Description

CROSS-REFERENCE TO RELATED APPLICATIONS

Related subject matter is disclosed in co-pending, commonly assigned, U.S. patent application Ser. No. 09/396,035, filed on Sep. 15, 1999, entitled “Alignment Techniques For Epitaxial Growth Processes. ”

FIELD OF THE INVENTION

The present invention relates to semiconductors, generally, and more particularly to a method of fabricating a heterostructure device, such as a Double Heterojunction Bipolar Transistor (“DHBT”).

BACKGROUND OF THE INVENTION

III-V bipolar transistors are three terminal devices having three regions of alternating conductivity type, referred to as the emitter, base, and collector, constructed from III and V semiconductor compounds. One class of III-V bipolar transistors gaining notoriety is heterostructure devices—heterojunction bipolar transistors (“HBTs”) and double heterojunction bipolar transistors (“DHBTs”). HBT and DHBTs include a junction between materials of differing composition, such as InGaAs and InP. In such an exemplary device structure, the InGaAs material has several known distinct properties from the InP material. These characteristics are detailed in depth in various references, including Sze, Physics of Semiconductor Device, Wiley-Interscience, 1969, pp. 17-24 and 140-146 (hereinafter “Sze”), Williams, Gallium Arsenide Processing Techniques, Artech House, Inc., 1984, pp. 17-35 and 79-82 (hereinafter “Williams”), and Streetman, Solid State Electronic Devices, Prentice-Hall, Inc., 1980, pp. 52-96, 395-399, and 424-428 (hereinafter “Streetman”) which are hereby incorporated by reference.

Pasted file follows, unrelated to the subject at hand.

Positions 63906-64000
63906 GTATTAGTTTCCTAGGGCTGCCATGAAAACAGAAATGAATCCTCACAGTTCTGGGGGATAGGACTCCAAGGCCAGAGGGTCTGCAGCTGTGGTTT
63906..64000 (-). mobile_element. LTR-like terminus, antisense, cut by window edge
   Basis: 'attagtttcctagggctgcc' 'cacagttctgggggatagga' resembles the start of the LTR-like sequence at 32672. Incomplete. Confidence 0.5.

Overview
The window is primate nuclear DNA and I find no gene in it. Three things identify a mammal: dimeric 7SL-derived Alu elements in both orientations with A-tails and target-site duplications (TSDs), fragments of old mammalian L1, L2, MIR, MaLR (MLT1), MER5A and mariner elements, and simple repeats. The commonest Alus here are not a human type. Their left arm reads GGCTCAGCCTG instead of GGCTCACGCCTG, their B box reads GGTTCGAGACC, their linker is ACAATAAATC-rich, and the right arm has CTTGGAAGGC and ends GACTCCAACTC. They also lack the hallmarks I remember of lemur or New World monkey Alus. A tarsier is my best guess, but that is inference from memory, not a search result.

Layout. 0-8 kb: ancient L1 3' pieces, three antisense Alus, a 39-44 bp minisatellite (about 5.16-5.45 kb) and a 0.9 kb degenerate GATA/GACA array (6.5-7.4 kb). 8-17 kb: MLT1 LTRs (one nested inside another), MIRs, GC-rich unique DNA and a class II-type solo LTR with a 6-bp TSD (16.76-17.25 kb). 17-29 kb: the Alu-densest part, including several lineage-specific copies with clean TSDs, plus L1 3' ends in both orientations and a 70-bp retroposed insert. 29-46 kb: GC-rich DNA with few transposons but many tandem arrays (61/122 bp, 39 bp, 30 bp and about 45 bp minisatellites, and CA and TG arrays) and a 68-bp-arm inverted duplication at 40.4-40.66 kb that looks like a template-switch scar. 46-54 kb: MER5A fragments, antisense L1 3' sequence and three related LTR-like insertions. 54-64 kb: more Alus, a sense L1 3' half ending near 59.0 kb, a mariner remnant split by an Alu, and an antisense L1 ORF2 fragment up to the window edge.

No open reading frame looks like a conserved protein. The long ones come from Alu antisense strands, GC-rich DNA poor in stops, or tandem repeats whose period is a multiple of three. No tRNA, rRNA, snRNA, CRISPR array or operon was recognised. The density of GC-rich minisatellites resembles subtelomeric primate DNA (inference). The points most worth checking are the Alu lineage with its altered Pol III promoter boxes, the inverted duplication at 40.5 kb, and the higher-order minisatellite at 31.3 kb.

Various methods of fabricating III-V DHBT devices are known in the art. Referring to FIG. 1, a multi-layer structure 5 is shown prior to undergoing the process steps for making a Ill-V DHBT device, as detailed in U.S. Pat. No. 5,907,165, commonly assigned with the present invention and hereby incorporated by reference. Structure 5 is grown using standard growth techniques as known in the art, such as Metal-Organic Molecular Beam Epitaxy (MO-MBE). Structure 5 comprises an InP substrate layer 10 on which a series of semiconductor layers 20 through 80 are sequentially grown. A subcollector layer 20 is formed overlying InP substrate layer 10 and comprises n+ doped InGaAs. Subcollector layer 20 also includes buffer layers to prevent unacceptable diffusion of impurities within the multilayer structure. The buffer layers comprise an n-doped InGaAs layer and an undoped InGaAs layer. An n− doped InP collector layer 30 is formed overlying subcollector layer 20.